This is by far the most complicated of these apps, as it specifies a part of the phone’s infrastructure to monitor, then actively sends out distress calls if the forlorn ex-lover attempts to rekindle their flame. The case video is honest about installation: you may have to forcibly put this one on your friend’s phone. Good luck convincing them it’s for their own good.
Okite / Alarm Clock
For those night owls who persistently ignore the alarm clock, Japanese iPhone app Okite provides a smart incentive to get people out of bed: embarrassment. Connected to the user's Twitter account, the app tweets embarrassing comments every time the snooze button is hit. Humiliations include 'Not enough talented people like me in the world' or 'Dressed as a sailor now.' Fortunately, for most of you reading this, your followers will not understand Japanese.
Anton Berg / The Generous Store
Remember those ‘good deed coupons’ you’d give your parents when you were younger, and promise to clean the house for them for Christmas? Premium Danish chocolate brand Anton Berg has replicated this taken this social status idea beyond simple humiliation, soliciting acts of kindness toward friends and loved ones in lieu of money.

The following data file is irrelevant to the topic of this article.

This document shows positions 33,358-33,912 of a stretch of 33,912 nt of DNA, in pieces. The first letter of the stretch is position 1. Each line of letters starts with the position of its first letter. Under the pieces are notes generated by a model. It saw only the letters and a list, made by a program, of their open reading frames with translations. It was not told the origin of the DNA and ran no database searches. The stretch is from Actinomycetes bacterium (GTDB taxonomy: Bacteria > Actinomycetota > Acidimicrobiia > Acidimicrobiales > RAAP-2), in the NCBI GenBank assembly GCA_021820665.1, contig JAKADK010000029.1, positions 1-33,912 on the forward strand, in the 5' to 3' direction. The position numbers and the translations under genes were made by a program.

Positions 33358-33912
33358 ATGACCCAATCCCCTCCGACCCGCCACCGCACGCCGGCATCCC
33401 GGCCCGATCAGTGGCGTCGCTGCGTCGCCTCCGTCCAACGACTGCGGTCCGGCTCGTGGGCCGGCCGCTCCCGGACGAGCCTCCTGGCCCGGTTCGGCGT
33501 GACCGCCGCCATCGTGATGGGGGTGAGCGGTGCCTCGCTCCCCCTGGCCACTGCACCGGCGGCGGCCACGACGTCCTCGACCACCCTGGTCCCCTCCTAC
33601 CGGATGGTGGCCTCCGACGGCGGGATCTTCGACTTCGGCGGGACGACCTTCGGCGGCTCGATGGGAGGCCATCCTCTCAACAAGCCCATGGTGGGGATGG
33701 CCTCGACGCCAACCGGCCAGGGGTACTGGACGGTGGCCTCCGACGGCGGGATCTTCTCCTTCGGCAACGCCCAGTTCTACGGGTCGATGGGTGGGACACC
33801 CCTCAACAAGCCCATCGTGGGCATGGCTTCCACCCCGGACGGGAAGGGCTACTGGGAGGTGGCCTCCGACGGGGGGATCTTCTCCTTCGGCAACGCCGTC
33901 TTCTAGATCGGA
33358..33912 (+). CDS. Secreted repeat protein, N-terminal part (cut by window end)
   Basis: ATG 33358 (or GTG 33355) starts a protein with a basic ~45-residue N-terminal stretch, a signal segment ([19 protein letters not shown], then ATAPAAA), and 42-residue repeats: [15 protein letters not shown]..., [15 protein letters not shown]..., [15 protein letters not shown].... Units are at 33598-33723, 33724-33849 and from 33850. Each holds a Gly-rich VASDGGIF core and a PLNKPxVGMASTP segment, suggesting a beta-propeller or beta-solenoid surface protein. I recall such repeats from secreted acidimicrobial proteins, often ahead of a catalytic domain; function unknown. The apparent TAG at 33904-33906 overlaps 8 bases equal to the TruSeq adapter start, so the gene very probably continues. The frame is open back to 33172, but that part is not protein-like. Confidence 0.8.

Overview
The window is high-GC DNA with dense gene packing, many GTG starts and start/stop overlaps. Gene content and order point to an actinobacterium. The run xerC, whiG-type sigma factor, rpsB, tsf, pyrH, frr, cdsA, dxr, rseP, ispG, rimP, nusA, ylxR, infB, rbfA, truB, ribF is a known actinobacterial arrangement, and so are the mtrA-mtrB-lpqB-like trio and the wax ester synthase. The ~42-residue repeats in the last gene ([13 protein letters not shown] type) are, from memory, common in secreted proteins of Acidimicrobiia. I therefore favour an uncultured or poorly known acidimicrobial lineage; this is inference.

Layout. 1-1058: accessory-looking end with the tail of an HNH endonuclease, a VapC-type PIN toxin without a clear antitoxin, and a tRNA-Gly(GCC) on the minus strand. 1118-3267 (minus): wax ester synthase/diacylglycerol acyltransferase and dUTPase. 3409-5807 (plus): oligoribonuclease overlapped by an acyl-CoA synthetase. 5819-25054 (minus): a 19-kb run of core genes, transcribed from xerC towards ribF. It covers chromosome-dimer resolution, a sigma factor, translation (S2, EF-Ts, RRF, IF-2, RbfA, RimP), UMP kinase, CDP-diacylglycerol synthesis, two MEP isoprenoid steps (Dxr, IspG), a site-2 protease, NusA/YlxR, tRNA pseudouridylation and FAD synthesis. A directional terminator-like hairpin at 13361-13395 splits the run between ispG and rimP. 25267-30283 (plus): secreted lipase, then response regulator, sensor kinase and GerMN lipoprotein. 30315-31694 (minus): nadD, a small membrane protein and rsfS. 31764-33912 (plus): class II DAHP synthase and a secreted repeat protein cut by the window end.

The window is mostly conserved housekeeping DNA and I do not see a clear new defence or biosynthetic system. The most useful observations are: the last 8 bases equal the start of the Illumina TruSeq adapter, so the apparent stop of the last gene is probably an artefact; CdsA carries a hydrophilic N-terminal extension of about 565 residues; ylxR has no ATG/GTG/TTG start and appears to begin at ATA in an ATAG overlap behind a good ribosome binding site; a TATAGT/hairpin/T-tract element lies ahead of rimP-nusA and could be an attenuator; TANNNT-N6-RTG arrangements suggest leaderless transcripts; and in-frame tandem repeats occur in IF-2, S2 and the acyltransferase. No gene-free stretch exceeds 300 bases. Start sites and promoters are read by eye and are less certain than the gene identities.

Its pop-up earlier this year only accepted promises made on Facebook to people's social group as payment for chocolates. Visitors to The Generous Store pledged to do a number of kind things for a friend or partner, such as make breakfast in bed, or don't comment on your girlfriend's driving for a week, by logging into Facebook and posting their pledge on their page and the other person's for all to see. The brand’s positioning, ‘You can never be too generous’, was boasted about on hundreds of Facebook Walls and Newsfeeds, both as the initial promise was made and secondarily when the friend or relative received the service.
Digital peer pressure is in some respects an extension of the idea of branded utility, but with a bit of a twist. Rather than simply giving people what they want, these services show how people are becoming more dependent on technology, not merely to do what they want, but to help them to do the things they feel they can't do alone. That provides a niche within which brands can create services that help people to become their better selves, threat of embarrassment or promise of betterment.
Underpinning these apps is a simple psychological insight: people are much more likely to fulfill the goals they set themselves when they commit to them publicly. Social media facilitates that process, and widens the circle of commitment. However, brands seeking to tap into this trend need to tread carefully: clearly identifying individual problems in people's lives that pressure and support from their social network can solve, without bullying them into resenting the brand for that interference. Clear opt outs will help with that, as well as caution with how far they go in pushing people.